Two species of tomato, Lycopersicon chilense Dun. and Solanum pennellii Corr., which have drought-resistant characteristics, were compared to the commercial tomato, Lycopersicon esculentum Mill. cv. Campbell 1327, to evaluate the effects of water deficits on germination and early seedling growth at 25, 30, and 35°C. Five levels or water stress (0, −2, −4, −6, and −8 bars) were maintained by solutions of polyethylene glycol (PEG) 6000. Germination of dry seed was inhibited more by water stress than by growth of the germinated seedlings of each species. Germinated seed of all species were able to continue growth at 35° plus water stress at all levels, while germination under the same conditions was totally suppressed. The water-sensitive phase of germination occurred just prior to radicle emergence. Emergence was not affected by sowing germinated seed in a drying soil; but sowing dry seed under the same conditions resulted in a decrease in emergence. Germination and seedling growth of L. chilense and S. pennellii were more sensitive to water stress than L. esculentum at 25°. At 30 and 35°, L chilense, S. pennellii and L. esculentum had similar rates of germination and similar amounts of early seedling growth.

Open Access

Abstract

The objective of this study was to determine the relationship between seed density and seed quality of vegetable seeds hydrated by imbibing or priming procedures. Species studied were: lettuce (Lactuca sativa L.), tomato (Lycopersicon esculentum Mill.), onion (Allium cepa L.), cabbage (Brassica oleracea var. capitata L.), and carrot (Daucus carota L.). Seeds of each crop were soaked in either aerated distilled water at 25C (imbibed seeds) or polyethylene glycol (PEG) 8000 at 15C (primed seeds). After soaking, seeds were separated into density classes with a float-sink procedure using aqueous solutions of Maltrin 600 (Maltrin 500 for lettuce) with 0.02 g·cm−3 density increments. Significant (P > 0.01) positive relationships were determined between seed density classes and germination percentages for lettuce, tomato, and onion seeds, whether separated after imbibition (R 2 = 0.93, 0.83, and 0.66, respectively) or after priming (R 2 = 0.95, 0.94, and 0.91, respectively). High-density classes of hydrated lettuce, tomato, and onion seeds in either the imbibed or primed treatment usually exhibited faster and more uniform rates of radicle emergence and, after 6 days, had longer hypocotyls (cotyledon for onions) than low-density classes. The significant quality differences exhibited among the density classes of lettuce, tomato, and onion seeds after priming will enable seedlots of these species to be upgraded by discarding the low-density, poor-quality seeds.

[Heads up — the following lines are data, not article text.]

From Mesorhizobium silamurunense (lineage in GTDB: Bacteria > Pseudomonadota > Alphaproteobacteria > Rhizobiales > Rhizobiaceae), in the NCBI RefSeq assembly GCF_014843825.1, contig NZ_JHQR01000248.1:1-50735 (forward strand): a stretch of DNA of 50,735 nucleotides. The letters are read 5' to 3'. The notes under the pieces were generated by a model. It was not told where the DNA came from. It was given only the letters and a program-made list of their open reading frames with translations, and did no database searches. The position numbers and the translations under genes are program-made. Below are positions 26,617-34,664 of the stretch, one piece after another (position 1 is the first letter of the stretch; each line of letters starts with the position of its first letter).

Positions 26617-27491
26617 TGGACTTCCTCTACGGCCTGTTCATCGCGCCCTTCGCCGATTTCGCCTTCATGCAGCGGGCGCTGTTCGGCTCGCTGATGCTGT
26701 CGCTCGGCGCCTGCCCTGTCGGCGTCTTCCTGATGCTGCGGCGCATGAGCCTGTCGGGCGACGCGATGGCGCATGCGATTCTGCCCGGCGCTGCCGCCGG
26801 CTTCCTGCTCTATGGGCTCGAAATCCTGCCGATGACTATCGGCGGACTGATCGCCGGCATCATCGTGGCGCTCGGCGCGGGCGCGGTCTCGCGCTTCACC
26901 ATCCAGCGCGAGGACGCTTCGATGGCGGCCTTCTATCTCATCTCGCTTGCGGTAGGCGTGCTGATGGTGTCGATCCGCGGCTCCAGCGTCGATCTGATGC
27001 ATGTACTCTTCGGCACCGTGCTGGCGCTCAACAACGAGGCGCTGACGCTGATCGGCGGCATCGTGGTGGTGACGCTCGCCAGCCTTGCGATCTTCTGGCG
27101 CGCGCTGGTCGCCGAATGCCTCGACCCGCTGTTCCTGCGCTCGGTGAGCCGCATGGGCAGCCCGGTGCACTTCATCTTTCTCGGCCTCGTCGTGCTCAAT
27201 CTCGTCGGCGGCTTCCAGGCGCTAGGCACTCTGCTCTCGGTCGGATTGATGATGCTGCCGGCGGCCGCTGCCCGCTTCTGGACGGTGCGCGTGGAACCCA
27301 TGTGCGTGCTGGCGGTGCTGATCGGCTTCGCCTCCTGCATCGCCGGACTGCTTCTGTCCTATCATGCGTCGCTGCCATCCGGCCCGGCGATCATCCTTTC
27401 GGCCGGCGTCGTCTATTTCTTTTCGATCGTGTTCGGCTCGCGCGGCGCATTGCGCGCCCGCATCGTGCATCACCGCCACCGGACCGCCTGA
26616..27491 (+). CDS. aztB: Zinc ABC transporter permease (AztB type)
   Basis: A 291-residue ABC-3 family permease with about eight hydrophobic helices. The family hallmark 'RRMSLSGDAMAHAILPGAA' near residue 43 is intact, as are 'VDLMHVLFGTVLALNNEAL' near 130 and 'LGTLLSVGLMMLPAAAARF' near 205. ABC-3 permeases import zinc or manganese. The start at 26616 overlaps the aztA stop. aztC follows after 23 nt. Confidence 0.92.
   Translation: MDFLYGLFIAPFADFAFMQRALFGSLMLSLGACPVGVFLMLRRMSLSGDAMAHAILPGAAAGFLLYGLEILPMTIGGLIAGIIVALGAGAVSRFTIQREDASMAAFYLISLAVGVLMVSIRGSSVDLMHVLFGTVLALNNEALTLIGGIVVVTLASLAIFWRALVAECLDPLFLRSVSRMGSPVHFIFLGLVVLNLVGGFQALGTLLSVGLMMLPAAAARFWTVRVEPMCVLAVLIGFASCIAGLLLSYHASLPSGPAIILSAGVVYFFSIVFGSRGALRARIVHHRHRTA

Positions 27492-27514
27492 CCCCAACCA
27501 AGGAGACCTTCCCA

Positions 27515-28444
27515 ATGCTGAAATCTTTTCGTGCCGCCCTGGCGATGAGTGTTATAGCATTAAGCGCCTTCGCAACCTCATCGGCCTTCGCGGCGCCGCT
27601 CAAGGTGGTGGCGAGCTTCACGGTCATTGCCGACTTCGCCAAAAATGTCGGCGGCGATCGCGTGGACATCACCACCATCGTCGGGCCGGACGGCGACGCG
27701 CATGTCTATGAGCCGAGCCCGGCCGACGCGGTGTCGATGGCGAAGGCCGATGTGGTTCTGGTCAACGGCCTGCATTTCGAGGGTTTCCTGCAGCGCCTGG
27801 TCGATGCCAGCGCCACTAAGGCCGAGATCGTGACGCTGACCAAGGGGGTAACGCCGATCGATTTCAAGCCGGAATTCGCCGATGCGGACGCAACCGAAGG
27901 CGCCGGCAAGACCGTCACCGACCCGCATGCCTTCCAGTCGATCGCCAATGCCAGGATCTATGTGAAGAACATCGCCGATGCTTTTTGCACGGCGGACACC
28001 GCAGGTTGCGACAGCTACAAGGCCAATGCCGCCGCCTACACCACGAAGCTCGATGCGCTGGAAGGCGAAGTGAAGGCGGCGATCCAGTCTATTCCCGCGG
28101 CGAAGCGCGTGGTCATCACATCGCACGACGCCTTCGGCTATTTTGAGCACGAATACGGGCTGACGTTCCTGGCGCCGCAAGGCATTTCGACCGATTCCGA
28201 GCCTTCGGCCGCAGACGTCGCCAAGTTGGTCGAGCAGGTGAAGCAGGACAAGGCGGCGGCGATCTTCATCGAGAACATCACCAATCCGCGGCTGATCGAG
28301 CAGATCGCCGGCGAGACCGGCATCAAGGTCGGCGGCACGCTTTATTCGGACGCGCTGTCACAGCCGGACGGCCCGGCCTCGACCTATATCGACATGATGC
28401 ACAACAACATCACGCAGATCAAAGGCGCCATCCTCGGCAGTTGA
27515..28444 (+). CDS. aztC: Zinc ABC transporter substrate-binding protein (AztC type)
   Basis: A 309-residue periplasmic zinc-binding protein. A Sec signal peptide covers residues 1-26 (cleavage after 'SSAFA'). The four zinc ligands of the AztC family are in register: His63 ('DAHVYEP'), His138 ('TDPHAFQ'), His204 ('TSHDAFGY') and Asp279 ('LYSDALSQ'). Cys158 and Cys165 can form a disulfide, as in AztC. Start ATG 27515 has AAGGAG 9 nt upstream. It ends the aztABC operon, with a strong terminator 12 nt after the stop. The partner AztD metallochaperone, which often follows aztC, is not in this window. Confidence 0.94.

Open Access

Abstract

‘Troyer’ citrange [Poncirus trifoliata (L.) Raf. × Citrus sinensis (L.) Osbeck] seedlings were exposed to 82 ppm HCl for 20 minutes or 100 pphm ozone for 4 hours at 5, 12, and 16 weeks after inoculation with the vesicular-arbuscular mycorrhizal fungus, Glomus fasciculatus (Thaxter) Gerd. & Trappe. One group of citrange seedlings was exposed in a 2nd experiment to ozone at 90 pphm for 6 hours, once weekly, and a second group was exposed to 45 pphm for 3 hours, twice weekly for a period of 19 weeks beginning 1 week after fungal inoculation. Intermittent HCl and ozone exposures significantly reduced height and dry weight of mycorrhizal, but not of non-mycorrhizal plants. Fungal chlamydospore production was reduced 57% in ozone treatments but was not reduced by HCl exposures. Weekly exposures to 90 pphm ozone levels significantly reduced total dry weight in mycorrhizal plants by 42%, but reduced that of non-mycorrhizal plants by only 19%. However, 45 pphm ozone levels did not cause a similar reduction in either mycorrhizal or non-mycorrhizal plants. Mycorrhizal infection was reduced 15% and spore production 39% at 90 pphm ozone. The lower ozone level (45 pphm) reduced infection 22%, but had no effect on spore production. Absorption of phosphorus was not reduced by ozone treatments in either mycorrhizal or non-mycorrhizal plants.

Open Access